One consumer of BTS fanfic, who has requested to remain anonymous, points out: “I think a lot of people would argue PSR reflects more of an interaction with the celebrity themselves through a means of technology, like V-Live or WeVerse, whereas I think a lot of ‘ff’ writers and readers don’t see the person in the fic as an extension of the real person, but rather as a character with the same name and likeness. The parasocial connection attracts you to the person, the person attracts you to their ‘character’ counterpart in the story.”
In other words, the PSR is a gateway for writing fic. The fic itself is removed from reality, where the celebrity in the story is an avatar for the projection of the fantasy, and not a representation of the celebrity themselves.
The Grift Mechanics
PSRs, given their potency, are ripe for a good grift. If you can harvest just some of that power, and bottle it, you too can profit from The Grapes of Graft.
The K-pop fanfic video grift is fairly simple: first, post videos with a popular trope—cold CEO husband; arranged marriage; meanie mafioso. To make money on a YouTube channel, you need to have at least 1,000 followers, and at least 4,000 hours of watch time in the previous 12 months. If you clear this threshold (and abide by YouTube regulations on content), you can join the YouTube Partner Program and link it to a Google AdSense account. Then, whenever ads run on your videos, you can pocket the revenue, monetizing your channel. If your channel grows even bigger, you can become a partner in a K-pop affiliate program and start pushing merch sales. Typically, affiliate marketing programs give partners 10%-15% on commissions.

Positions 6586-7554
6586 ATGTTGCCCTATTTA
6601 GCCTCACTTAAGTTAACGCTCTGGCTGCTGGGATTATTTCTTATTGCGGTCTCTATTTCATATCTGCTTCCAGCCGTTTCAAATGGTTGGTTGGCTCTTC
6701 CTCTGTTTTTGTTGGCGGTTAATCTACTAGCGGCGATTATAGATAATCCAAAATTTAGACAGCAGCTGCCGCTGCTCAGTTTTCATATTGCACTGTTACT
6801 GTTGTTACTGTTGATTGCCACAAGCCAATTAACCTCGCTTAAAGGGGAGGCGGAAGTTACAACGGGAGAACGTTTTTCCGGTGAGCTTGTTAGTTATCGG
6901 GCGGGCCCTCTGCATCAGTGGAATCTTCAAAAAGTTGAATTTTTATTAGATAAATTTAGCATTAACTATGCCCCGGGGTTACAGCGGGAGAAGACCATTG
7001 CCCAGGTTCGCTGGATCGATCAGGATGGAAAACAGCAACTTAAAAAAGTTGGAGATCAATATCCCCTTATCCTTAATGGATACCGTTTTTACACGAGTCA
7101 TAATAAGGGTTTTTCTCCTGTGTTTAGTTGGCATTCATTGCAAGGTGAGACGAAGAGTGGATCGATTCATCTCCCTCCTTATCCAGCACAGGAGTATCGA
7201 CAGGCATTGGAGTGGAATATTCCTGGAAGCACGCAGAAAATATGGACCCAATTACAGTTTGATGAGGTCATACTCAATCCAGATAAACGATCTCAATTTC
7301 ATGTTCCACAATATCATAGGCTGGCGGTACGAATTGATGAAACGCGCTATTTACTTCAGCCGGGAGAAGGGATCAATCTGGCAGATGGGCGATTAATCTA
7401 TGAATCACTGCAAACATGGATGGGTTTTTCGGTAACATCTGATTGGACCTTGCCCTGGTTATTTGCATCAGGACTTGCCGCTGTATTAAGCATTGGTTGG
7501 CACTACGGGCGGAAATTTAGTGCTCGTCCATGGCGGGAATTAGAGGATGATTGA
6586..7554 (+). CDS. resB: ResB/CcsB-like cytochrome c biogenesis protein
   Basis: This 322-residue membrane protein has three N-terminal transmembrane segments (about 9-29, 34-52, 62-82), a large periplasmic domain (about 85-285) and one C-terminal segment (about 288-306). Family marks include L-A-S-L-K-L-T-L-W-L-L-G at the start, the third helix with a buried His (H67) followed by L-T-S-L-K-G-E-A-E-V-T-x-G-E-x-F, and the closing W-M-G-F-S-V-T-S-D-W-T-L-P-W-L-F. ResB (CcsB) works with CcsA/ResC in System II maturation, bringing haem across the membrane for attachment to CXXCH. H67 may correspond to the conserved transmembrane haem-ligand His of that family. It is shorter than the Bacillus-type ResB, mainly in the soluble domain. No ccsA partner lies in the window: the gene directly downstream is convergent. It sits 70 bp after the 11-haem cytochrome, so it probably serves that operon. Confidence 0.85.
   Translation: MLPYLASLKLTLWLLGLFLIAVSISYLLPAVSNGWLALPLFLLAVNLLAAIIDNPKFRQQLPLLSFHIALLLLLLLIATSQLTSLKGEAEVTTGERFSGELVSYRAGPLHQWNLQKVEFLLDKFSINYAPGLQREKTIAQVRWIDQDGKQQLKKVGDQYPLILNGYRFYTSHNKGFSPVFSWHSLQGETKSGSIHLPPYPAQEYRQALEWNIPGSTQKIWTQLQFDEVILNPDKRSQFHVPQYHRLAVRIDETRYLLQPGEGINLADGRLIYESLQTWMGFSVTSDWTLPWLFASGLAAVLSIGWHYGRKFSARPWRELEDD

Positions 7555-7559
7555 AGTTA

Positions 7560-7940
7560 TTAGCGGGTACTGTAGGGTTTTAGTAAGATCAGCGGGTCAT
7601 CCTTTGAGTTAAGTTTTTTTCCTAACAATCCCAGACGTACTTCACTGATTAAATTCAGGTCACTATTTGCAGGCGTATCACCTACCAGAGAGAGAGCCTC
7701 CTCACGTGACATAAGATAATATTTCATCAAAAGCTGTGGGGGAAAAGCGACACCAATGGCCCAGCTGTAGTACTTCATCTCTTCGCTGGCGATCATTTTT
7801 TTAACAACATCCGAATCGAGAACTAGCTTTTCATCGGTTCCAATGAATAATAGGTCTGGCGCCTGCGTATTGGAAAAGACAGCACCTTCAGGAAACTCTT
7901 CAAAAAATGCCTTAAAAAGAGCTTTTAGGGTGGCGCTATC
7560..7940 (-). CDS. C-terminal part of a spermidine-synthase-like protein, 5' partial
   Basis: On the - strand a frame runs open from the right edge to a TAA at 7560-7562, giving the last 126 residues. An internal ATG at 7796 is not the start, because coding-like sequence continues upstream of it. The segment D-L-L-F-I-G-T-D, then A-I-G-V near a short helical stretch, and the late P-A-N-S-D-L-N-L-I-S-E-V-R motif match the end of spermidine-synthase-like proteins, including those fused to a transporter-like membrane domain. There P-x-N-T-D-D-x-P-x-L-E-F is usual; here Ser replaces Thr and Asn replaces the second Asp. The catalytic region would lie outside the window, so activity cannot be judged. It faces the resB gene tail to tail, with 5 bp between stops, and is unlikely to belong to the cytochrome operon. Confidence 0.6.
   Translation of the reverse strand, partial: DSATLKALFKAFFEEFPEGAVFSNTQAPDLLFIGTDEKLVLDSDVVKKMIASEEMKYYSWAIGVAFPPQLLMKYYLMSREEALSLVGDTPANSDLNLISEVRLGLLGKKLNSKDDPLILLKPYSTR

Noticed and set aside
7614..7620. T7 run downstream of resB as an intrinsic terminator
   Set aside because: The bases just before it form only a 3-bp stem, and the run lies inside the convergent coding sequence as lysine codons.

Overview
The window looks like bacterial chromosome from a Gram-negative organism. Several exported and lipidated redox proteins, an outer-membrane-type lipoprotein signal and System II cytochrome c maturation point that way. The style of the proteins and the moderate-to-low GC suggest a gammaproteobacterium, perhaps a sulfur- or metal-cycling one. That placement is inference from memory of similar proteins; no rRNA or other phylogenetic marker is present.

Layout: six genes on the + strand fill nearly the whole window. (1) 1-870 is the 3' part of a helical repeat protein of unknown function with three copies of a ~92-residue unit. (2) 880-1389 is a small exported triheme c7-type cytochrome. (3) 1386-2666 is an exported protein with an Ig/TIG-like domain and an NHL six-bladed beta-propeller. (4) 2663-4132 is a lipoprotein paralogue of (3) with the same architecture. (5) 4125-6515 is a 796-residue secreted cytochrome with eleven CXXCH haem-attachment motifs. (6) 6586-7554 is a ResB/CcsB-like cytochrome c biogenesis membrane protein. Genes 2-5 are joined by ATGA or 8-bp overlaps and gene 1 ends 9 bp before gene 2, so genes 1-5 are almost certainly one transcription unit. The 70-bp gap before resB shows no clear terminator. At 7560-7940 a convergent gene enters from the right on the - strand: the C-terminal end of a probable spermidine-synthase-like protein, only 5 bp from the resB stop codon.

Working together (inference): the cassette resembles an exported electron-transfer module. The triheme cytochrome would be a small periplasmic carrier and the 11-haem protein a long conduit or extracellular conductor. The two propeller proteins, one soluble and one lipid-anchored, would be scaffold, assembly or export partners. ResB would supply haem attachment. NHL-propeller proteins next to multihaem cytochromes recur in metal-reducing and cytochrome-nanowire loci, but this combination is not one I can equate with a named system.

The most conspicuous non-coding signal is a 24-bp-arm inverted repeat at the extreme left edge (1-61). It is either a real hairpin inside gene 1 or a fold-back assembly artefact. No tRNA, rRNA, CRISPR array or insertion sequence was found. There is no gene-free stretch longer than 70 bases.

The K-pop self-insert fanfic ecosystem on YouTube seems to have landed on a strong formula for reaching the 1,000-follower threshold and racking up view time. The behemoth BTS fandom is constantly seeking fresh content to consume. There are many 1,000+ subscriber channels all pushing out similar content, and thanks to the YouTube algorithm, if you make a similar-enough video, you can get exposure through recommendations. Even if a channel has only a few thousand followers, popular individual videos can gain 100K views or more.
As a case study, one can look at Bangtan Baby, one of the larger BTS self-insert channels. It has 81.3K followers and over 12.3 million views. According to data aggregated by Social Blade, with an estimated standard cost per mille (CPM)of 25 cents to $1, Bangtan Baby is making anywhere from $3,000 to $48.3K from their channel through ad revenue, annually. Their videos are also sponsored by Cokodive, a K-pop merch website, which has a social media affiliate program. Bangtan Baby also has a link on their YouTube channel to an Instagram merch shop, “itskpop_beach,” an India-based affiliate marketing business that sells unofficial BTS-branded items ranging from BTS coffee to BTS milk bottles.